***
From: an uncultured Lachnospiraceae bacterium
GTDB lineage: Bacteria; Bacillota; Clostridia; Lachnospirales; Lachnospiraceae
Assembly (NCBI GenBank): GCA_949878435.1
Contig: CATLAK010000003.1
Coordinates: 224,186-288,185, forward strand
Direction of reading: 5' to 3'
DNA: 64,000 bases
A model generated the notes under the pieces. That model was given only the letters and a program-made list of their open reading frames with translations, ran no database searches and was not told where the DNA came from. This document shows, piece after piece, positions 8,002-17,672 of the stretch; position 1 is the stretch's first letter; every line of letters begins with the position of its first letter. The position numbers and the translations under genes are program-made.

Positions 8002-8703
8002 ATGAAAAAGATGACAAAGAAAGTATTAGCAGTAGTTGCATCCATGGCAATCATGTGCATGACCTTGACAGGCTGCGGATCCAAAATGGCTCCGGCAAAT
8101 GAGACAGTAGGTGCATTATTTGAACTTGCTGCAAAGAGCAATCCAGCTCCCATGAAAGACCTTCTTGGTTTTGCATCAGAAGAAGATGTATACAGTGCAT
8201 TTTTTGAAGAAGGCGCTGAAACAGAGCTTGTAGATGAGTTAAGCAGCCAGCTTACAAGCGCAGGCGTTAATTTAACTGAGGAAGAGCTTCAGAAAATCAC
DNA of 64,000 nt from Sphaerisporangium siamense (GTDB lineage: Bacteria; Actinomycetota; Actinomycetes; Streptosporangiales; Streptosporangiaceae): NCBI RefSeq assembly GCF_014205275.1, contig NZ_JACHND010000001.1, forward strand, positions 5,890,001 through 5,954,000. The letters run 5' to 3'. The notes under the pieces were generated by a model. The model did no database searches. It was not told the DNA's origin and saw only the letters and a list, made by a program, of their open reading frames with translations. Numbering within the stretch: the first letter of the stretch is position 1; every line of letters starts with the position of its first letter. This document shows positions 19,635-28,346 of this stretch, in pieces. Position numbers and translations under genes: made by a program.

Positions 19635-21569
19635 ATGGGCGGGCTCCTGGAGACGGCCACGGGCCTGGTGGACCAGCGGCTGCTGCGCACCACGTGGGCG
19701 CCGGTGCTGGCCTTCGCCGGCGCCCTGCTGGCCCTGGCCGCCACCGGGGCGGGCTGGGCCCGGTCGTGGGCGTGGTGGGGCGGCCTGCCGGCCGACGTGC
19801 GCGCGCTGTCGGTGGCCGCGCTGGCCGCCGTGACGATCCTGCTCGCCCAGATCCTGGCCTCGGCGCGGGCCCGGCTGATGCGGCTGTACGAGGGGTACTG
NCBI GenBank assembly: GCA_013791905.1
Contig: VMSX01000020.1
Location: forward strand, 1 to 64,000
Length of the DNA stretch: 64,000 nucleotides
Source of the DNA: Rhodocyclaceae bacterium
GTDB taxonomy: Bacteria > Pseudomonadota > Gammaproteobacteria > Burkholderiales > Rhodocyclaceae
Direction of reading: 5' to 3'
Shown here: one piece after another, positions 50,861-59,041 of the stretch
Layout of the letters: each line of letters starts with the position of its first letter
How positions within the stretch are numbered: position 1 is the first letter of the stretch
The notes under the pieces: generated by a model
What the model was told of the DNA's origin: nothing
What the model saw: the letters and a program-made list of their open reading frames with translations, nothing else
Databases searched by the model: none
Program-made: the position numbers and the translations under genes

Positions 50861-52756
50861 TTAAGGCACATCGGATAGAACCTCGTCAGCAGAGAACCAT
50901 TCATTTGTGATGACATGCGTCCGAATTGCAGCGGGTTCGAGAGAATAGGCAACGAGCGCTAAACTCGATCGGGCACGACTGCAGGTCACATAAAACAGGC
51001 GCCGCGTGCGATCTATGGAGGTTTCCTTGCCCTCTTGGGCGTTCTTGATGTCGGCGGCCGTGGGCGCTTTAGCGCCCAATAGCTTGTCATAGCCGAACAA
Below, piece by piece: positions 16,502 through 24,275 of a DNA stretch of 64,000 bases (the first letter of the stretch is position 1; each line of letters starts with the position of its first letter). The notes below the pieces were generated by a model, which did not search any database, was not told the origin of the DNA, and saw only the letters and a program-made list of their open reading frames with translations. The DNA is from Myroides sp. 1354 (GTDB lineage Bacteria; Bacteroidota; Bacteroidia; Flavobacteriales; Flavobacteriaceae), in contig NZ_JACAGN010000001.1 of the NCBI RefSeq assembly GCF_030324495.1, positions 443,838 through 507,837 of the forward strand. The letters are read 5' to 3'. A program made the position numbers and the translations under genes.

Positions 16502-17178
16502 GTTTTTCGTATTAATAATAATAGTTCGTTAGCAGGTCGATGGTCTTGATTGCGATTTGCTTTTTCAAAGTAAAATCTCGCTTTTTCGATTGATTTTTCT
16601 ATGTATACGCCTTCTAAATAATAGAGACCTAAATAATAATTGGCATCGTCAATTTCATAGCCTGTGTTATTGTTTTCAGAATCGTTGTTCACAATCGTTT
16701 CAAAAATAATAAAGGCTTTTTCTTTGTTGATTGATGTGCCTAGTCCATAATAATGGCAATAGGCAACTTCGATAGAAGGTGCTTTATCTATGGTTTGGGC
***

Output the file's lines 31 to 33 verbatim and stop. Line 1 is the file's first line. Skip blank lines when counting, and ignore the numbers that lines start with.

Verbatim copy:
Databases searched by the model: none
Program-made: the position numbers and the translations under genes

Positions 50861-52756